Abstract 16024: Selective Inhibition of G12/13 Prevents Vascular Smooth Muscle Cell Activation and Neointima Formation in Response to Balloon Angioplasty
Several G protein coupled receptor (GPCR) agonists including angiotensin II (AngII) and certain growth factor receptor agonists such as platelet-derived growth factor (PDGF) have been shown to activate heterotrimeric G proteins, G12 and G13 leading to cell migration. We have recently shown that G12/13 are required for VSMC migration in response to stimulation of the AngII AT1 receptor. Activation of G12/13 also resulted in Rho-kinase activation and subsequent sensitization for smooth muscle contraction. Thus, critical requirement of G12/13 for development of hypertension has been recently demonstrated. However, whether G12/13 have any role in mediating pathological vascular remodeling remains unclear. Here we attempted to answer this question by utilizing an adenovirus vector encoding the RGS-domain of p115 RhoGEF, a selective G12/13 inhibitor. In cultured rat VSMCs, AngII and PDGF-BB rapidly activated G12/13 as detected with a TPR-pull down assay. Adenoviral expression of p115RGS (100 moi) inhibited c-jun/c-fos protein and mRNA induction and c-jun promoter activation by AngII in VSMCs. p115RGS (100 moi) attenuated VSMC migration stimulated by AngII or PDGF-BB. It also inhibited serum-induced VSMC proliferation. Moreover, adenoviral expression of p115RGS markedly inhibited neointima formation in rat carotid artery 2 weeks after a balloon injury. These data suggest that G12/13 are required for VSMC activation stimulated not only by GPCR agonists but also by growth factors, which may play critical roles in pathological vascular remodeling.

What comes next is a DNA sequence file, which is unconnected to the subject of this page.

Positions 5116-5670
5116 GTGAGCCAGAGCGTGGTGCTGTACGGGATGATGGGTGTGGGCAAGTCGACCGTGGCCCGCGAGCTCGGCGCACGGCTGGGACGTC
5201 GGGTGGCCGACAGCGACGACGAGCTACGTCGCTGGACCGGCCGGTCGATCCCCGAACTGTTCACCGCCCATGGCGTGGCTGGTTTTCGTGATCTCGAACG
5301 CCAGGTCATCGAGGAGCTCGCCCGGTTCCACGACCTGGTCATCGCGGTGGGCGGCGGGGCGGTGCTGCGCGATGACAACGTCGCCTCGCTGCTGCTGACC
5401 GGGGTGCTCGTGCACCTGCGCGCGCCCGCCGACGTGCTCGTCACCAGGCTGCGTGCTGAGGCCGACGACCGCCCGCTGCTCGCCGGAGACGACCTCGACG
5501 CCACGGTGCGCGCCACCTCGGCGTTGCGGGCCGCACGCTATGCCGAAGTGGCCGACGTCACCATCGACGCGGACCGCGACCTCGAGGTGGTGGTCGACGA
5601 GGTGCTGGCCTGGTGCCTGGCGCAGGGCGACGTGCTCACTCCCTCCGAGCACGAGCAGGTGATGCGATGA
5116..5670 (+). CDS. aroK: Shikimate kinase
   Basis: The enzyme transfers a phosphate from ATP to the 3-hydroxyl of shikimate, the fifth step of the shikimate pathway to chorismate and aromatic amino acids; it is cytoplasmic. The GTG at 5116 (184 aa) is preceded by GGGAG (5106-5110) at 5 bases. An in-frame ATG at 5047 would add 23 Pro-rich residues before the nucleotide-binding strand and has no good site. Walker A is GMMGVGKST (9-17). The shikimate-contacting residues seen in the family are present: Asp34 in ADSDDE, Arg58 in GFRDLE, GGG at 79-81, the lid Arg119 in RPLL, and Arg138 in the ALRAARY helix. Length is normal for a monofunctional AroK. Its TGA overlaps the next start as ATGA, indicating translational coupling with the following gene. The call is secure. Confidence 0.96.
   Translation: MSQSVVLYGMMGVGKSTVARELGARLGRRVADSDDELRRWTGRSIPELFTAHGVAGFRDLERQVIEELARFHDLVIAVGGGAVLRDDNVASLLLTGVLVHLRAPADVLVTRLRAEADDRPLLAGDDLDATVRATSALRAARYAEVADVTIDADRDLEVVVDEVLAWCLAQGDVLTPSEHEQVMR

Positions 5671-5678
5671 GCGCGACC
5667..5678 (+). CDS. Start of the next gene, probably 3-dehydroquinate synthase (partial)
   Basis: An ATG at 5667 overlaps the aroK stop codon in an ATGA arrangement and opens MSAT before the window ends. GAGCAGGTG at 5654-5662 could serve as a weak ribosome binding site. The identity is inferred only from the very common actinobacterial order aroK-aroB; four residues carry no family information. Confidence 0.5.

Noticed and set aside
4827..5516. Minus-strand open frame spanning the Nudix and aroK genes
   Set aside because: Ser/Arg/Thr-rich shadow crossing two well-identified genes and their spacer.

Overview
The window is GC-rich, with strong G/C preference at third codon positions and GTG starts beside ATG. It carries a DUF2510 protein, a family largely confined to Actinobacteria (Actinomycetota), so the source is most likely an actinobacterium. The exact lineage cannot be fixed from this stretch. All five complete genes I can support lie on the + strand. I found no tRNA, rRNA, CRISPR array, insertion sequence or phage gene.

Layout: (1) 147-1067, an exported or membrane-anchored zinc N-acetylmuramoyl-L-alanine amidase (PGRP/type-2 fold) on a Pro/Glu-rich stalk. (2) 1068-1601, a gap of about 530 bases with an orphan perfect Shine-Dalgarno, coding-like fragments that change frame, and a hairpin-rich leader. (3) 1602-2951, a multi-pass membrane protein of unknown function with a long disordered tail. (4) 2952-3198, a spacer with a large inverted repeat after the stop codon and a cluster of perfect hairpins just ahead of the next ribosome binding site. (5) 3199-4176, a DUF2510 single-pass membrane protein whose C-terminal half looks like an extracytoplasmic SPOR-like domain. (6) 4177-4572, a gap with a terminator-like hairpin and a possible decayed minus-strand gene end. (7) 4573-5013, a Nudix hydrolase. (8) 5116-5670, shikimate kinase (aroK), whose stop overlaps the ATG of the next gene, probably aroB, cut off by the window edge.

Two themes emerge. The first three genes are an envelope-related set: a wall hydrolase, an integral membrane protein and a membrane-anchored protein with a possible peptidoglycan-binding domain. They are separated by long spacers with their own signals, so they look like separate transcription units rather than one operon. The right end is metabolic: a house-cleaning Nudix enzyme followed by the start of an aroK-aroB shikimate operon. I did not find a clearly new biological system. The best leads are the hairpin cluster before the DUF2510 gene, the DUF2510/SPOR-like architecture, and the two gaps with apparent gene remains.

- © 2010 by American Heart Association, Inc.